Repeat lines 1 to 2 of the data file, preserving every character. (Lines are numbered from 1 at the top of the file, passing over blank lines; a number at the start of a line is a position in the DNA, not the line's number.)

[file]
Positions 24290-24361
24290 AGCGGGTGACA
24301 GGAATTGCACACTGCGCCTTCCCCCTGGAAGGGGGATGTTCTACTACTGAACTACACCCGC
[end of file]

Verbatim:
Positions 24290-24361
24290 AGCGGGTGACA